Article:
Julian Browning Autographs
With over thirty years experience in the antiquarian book and manuscript trade, Julian Browning Ltd specializes in the sale of autograph letters, historical documents and manuscripts dating from about 1450 to 1950. Our regular printed catalogues have now been superseded by our on-line catalogue at www.historicalautographs.co.uk . This has a particular focus on British and European History and Literature We sell historical autograph material in many other fields, such as Science, the Arts, Military and Naval History, Religion and Music. The web site www.historicalautographs.co.uk is updated monthly, featuring a popular New Stock page. A wide range of unusual and hitherto unresearched material comes to us from our U.K. sources. We rescue interesting letters by the obscure and less well known names, as well as more significant letters and documents written or signed by famous historical figures. All our autographs, letters and documents are researched and authenticated with care, described accurately, and priced fairly. We sell to serious collectors, trade buyers and to many university and national libraries. We welcome your enquiries. We are members of the Professional Autograph Dealers Association [PADA].
What is an Autograph?
It is a signature, many might reply. It is not commonly recognised that an autograph is not necesarily a signature and a piece of writing does not need to be signed at all to be an autograph. The word comes from two Greek words meaning auto and graphos: self-writing, i.e. Anything self-written. Therefore it follows that whilst my signature is certainly a form of my autograph, even if I write down the word 'no' then that is also my autograph, i.e. in my own handwriting. So the collecting of autographs of famous people means, quite simply, the collecting of their handwriting in a form which appeals to the particular collector. This may take the form of signatures, signed photographs, documents signed by them, complete letters in their own hands, either signed or unsigned, or in somebody else's hand or typewritten and only signed by them, or even only notes or portions of letters, etc., in their own handwriting. As long as there is a single word, or even a single letter, in the handwriting of the person concerned it constitutes his autograph. The two most perfect examples of minimal autographs which come to mind are both French: the single letter 'N' signed so frequently by Napoleon on documents and the simple unsigned word 'bon' often found on a petition by Louis XV. One other word, 'holograph' is almost as frequently used in autograph collecting. This means something entirely in the hand of the writer.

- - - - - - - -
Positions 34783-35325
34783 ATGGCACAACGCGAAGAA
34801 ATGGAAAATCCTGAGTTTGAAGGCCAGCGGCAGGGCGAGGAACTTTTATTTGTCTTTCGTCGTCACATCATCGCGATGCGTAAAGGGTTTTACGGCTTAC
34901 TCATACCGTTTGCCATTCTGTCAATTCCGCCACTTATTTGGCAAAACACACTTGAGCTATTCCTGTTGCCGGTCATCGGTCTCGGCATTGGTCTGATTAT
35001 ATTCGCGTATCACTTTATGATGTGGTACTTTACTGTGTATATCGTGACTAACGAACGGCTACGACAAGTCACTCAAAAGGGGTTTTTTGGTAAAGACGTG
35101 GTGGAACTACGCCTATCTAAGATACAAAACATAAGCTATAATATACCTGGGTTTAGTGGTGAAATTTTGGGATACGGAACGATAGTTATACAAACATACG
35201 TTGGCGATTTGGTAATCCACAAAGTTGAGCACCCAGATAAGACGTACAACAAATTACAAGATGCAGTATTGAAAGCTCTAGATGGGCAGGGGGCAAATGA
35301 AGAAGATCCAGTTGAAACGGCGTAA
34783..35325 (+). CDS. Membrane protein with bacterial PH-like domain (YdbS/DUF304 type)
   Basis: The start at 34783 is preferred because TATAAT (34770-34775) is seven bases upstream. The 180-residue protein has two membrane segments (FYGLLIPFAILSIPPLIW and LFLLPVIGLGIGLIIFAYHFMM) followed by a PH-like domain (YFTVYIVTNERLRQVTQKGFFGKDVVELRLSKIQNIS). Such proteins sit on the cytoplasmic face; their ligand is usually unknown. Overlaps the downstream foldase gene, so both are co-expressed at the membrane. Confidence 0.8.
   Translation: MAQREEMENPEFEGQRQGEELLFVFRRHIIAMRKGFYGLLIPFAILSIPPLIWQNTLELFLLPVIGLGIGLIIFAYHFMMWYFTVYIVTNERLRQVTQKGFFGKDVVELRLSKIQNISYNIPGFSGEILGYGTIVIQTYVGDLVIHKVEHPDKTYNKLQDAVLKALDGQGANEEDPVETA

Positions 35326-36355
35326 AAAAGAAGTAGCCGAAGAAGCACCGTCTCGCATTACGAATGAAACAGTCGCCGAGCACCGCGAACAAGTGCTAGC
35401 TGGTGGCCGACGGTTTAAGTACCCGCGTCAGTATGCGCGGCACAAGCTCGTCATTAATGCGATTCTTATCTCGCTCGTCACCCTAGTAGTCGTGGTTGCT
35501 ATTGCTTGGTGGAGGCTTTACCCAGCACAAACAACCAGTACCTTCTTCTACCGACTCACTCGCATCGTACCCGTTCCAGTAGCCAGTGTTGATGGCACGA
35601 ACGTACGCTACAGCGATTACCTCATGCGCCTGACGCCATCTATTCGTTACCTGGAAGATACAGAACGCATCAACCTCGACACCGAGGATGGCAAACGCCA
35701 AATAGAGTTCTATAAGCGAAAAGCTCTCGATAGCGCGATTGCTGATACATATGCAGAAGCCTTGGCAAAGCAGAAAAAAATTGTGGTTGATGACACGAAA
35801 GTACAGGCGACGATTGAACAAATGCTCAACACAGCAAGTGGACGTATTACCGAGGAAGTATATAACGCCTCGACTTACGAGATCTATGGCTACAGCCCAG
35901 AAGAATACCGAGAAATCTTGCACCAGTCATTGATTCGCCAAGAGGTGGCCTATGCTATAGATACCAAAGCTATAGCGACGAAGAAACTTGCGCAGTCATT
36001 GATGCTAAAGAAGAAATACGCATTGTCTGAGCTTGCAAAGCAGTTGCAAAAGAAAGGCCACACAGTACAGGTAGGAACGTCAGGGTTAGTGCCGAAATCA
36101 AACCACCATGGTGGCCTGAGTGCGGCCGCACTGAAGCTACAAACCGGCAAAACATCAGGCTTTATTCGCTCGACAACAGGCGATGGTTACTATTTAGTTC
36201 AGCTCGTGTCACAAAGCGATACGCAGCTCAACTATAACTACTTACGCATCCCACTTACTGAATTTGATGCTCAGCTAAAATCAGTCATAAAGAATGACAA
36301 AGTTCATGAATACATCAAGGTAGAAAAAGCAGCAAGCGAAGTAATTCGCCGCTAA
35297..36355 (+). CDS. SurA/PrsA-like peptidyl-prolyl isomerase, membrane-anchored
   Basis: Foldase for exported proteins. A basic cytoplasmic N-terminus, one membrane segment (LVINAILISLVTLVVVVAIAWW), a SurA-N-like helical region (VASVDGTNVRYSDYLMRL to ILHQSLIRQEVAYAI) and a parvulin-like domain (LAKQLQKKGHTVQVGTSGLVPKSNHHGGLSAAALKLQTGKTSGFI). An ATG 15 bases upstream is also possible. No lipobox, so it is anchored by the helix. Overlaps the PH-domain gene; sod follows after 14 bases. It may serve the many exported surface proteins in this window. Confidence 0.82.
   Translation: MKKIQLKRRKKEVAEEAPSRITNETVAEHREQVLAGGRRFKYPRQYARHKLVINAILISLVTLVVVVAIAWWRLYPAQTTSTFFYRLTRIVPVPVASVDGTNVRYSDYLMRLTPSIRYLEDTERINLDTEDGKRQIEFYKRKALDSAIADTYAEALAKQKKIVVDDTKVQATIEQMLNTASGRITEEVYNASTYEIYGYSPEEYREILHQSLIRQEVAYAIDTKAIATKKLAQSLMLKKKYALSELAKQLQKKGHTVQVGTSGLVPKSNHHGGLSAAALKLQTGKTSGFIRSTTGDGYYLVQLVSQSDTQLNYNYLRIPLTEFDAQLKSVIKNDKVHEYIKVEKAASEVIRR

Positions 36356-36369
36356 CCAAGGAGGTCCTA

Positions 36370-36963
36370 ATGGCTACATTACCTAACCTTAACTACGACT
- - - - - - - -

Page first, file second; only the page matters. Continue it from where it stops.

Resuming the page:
Adapted from Four Hundred Years of British Autographs. A Collector's Guide, by Ray Rawlins (published 1970), one of the reference books of which we usually have copies for sale.